The inclusion of this additional criteria and requirements into the California State Constitution could result, if Bartlett v Strickland is upheld by the United States Supreme Court, in challenges under the language in the State Constitution to both African-America and Latino districts that are under 50% of either African-American VAP or Latino Citizen Voting Age Population (CVAP).
Third, this initiative contains as part of the criteria the use of nesting. These criteria could weaken the ability of the commissioners to draw majority-minority districts.
Fourth, this initiative contains no provision for allowing a reasonable amount of time during the hearing process for individuals or organizations to present statewide legislative plans to the redistricting commission before the commission releases their own statewide maps.
It is important to note that at the present time there is an increasing number of minorities in the California Legislature and in Congress from California, even though there should be more districts where the Latino community could elect a candidate of its own choice. There is currently significant Latino representation in both the state Assembly and Senate. This initiative could potentially decrease that Latino representation in the California state legislature and congress. This initiative also could potentially decrease the number of California State Assembly, State Senate and Congressional Districts held by African-American Legislators.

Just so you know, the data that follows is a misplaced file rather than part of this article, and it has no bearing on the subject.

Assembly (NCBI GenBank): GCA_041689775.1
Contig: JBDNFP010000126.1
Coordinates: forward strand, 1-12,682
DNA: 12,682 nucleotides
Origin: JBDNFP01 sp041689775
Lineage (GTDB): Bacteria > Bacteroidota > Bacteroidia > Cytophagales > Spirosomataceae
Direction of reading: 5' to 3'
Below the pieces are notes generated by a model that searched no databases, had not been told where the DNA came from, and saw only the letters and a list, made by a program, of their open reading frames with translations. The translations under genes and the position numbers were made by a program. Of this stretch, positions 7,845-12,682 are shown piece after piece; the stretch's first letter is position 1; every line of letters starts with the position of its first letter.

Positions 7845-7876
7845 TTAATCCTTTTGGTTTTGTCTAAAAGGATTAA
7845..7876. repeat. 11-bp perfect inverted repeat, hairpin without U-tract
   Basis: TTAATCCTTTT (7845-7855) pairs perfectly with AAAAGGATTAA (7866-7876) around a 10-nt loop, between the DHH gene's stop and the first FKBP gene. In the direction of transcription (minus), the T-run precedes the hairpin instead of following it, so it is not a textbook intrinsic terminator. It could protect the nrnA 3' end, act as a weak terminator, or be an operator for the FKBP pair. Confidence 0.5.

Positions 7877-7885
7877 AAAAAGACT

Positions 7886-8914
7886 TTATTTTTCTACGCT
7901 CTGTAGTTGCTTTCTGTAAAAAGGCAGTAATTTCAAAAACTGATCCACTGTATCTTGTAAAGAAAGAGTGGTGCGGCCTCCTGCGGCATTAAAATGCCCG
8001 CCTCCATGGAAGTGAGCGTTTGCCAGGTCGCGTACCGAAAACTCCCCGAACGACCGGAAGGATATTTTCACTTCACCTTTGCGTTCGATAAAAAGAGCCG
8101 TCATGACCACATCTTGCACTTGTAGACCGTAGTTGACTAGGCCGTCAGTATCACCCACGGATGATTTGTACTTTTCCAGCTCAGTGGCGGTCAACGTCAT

It is important to strongly oppose this initiative because we cannot afford to potentially turn the clock back on minority representation in these critical legislature bodies that shape both national and state policies that impact on the daily lives of the residents of California.
This constitutional amendment is opposed by a significant number of civil rights, minority organizations, the California Democratic Party, and the California Democratic Congressional Delegation. Organizations opposing this constitutional amendment include:
NAACP Legal Defense and Education Fund
Mexican American Legal Defense and Education Fund (MALDEF)
Congressional Black Caucus
Congressional Hispanic Caucus
Congressional Asian Pacific American Caucus
Legislative Black Caucus
California Latino Legislative Caucus
National Association of Elected and Appointed Latino Officials (NALEO)
Asian Pacific American Legal Center (APALC)
Asian Law Caucus (ALC)
Chinese for Affirmative Action (CCA)
Coalition of Black Elected Officials and Retirees
American G.I. Forum of California
Los Angeles City Employees Chicano Association
Los Angeles County Hispanic Managers Association
Asian Law Alliance (ALA)
William C. Velasquez Insitute
Los Angeles Chapter of the Mexican American Correctional Association
Asian American Justice Center (AAJC)
Alan Clayton, is LACCEA Director of EEO and a redistricting expert.